From the historical evidence it is clear that government will fail at operating an airline. Profitability will be even more of a challenge in the highly competitive low-cost segment of the market.
So, why would government enter this high-risk business? It appears that one reason is easy availability of capital. The airline will be financed by the money forcibly extracted from migrant workers and from the Employees Trust Fund.
In other countries, funds such as these can only be invested in low-risk activities. But in Sri Lanka, it appears that the government is going out of its way to risk the funds that it holds in trust for local and foreign-employed workers.
It is well known that the natural advantage Sri Lanka has is geographical location. Colombo is closer to most South Indian airports, than they are to Mumbai or even Chennai, the region’s other international airports.
If the government wishes to lower the costs of flying for our migrant workers and tourists, what it should do is to reduce the costs of using the single international airport that we have and attract more airlines to come to Colombo.
Lower costs and less redtape will bring new airlines in. New airlines will drive prices down. They will also generate revenues for the government owned airport.
Again, there is not need to speculate on this outcome. The entry of Jet and Sahara to the Colombo-India routes in 2004 resulted in lower prices and greater availability of seats.
Under Indian government policy, an airline has to have operated for a number of years before it is allowed to fly international routes, excluding airlines like Deccan from this market. One quick solution is to allow a low-cost airline from India to register as an airline in Sri Lanka.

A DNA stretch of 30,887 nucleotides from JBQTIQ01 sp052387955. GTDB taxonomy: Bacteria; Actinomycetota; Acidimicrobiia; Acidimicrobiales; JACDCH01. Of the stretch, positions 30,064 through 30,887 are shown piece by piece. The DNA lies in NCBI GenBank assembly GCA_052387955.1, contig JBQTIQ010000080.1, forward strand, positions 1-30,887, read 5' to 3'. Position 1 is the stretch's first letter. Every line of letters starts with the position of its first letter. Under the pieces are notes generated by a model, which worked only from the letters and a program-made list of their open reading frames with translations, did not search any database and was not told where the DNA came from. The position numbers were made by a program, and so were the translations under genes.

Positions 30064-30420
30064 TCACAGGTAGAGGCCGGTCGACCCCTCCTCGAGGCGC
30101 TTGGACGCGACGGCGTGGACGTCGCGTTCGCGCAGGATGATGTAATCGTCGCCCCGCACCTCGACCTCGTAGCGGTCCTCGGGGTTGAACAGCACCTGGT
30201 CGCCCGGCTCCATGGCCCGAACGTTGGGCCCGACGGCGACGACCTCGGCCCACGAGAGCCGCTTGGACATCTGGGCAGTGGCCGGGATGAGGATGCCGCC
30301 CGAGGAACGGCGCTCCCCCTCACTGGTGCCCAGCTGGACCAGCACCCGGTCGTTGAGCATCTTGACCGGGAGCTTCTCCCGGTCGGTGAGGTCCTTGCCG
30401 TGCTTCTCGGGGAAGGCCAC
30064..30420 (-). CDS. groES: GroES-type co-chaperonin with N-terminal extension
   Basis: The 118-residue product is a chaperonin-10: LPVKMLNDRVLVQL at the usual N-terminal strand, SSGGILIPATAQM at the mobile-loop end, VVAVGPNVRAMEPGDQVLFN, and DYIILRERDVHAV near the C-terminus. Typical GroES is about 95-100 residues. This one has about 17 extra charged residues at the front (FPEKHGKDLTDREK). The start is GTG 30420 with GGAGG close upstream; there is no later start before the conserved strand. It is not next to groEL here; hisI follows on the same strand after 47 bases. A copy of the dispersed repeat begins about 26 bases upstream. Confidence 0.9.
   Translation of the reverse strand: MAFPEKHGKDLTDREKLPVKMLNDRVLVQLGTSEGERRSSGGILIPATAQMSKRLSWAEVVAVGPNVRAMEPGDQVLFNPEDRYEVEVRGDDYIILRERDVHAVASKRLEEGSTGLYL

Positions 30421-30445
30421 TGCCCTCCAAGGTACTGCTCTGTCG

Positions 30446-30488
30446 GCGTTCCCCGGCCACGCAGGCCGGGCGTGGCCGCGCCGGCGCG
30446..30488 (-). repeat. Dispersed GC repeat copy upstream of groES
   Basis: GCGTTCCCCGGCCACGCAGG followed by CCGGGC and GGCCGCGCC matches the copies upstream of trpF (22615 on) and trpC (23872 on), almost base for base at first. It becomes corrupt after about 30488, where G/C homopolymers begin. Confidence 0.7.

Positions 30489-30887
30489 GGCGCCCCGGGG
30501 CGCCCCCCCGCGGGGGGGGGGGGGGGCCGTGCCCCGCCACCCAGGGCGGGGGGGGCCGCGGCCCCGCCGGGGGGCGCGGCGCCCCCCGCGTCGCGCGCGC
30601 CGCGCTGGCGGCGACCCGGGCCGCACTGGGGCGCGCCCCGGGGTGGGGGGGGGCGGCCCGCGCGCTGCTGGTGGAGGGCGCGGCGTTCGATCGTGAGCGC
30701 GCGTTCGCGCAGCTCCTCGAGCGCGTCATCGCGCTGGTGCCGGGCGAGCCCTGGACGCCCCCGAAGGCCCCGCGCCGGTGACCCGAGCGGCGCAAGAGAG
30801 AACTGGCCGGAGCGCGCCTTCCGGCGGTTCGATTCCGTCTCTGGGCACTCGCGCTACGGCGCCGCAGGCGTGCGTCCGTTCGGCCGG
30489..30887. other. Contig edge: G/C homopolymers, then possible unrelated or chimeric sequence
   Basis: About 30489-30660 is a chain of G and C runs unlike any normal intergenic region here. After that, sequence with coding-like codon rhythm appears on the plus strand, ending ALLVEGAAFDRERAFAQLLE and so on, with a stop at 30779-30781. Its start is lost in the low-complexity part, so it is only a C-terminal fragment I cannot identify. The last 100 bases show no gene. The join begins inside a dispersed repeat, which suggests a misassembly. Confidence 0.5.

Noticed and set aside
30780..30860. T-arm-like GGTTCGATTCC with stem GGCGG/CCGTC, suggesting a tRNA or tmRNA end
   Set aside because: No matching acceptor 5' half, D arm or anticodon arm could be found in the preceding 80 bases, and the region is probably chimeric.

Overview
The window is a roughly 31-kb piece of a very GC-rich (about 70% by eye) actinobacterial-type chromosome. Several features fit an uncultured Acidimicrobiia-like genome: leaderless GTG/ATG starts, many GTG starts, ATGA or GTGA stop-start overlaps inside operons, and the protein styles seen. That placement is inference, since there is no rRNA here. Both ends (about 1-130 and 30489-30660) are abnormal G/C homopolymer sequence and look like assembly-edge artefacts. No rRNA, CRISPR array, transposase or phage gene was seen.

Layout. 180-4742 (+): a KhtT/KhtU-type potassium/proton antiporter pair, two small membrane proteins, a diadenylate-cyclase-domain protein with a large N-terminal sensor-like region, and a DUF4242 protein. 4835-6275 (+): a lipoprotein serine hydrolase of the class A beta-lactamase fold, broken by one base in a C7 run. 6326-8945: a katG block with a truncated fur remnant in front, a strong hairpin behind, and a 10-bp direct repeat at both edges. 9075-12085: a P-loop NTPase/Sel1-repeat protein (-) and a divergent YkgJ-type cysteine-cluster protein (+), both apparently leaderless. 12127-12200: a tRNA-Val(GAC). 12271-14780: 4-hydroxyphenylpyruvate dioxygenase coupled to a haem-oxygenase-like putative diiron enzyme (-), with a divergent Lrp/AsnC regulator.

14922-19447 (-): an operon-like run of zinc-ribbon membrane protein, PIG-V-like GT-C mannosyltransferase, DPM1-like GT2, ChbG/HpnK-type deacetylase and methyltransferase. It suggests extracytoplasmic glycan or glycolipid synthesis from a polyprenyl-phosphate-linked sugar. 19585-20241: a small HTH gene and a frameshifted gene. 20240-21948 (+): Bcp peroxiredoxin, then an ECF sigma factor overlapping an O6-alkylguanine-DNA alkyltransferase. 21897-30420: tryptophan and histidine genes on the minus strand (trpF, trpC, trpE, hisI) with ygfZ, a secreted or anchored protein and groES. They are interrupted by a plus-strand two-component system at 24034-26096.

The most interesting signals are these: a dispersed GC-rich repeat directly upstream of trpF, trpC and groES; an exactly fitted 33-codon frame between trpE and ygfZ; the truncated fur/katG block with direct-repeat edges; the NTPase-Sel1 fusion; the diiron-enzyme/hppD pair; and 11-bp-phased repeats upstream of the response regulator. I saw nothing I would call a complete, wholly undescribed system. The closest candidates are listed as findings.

Then they can haul traffic from Indian cities to Colombo and take them out on the international flights authorized by the Sri Lankan civil aviation authorities. With an established market in India, the passenger volumes will be high, justifying larger aircraft which result in lower costs.
This will make Colombo a hub, not only for SriLankan as it is now but also for the new airline. Prices will decline and frequencies will increase.
There is much that the government can do to improve the airport, such as building a second runway to reduce the disruptions of runway repairs that have to start soon, building an alternative airport to reduce the fuel that has to be carried by planes coming to Colombo, and ending the various exclusivities that have been given to SriLankan that keep the prices of ancillary services up.
It can also begin to create an independent regulatory regime for the airport, as India is beginning to do. Not having a government-owned airline will make it easier to establish a good regulatory regime, in contrast to India, which is still hanging on to Air India and Indian Airlines.
If these actions are too complex, there still is one thing the government can do to improve the lot of migrant workers. Reduce the compulsory “levies” extracted from them. If the government extracts less money from them, they will surely be able to better afford the airline tickets.
There is no reason for the government to take their money and invest it in high-risk ventures. That this money is available is in itself evidence that too much money is being taken by the Bureau of Foreign Employment.
The best way to help people is to allow them to keep their money and use it as they please. The worst way is to extract their money and waste it on high-risk ventures in their name.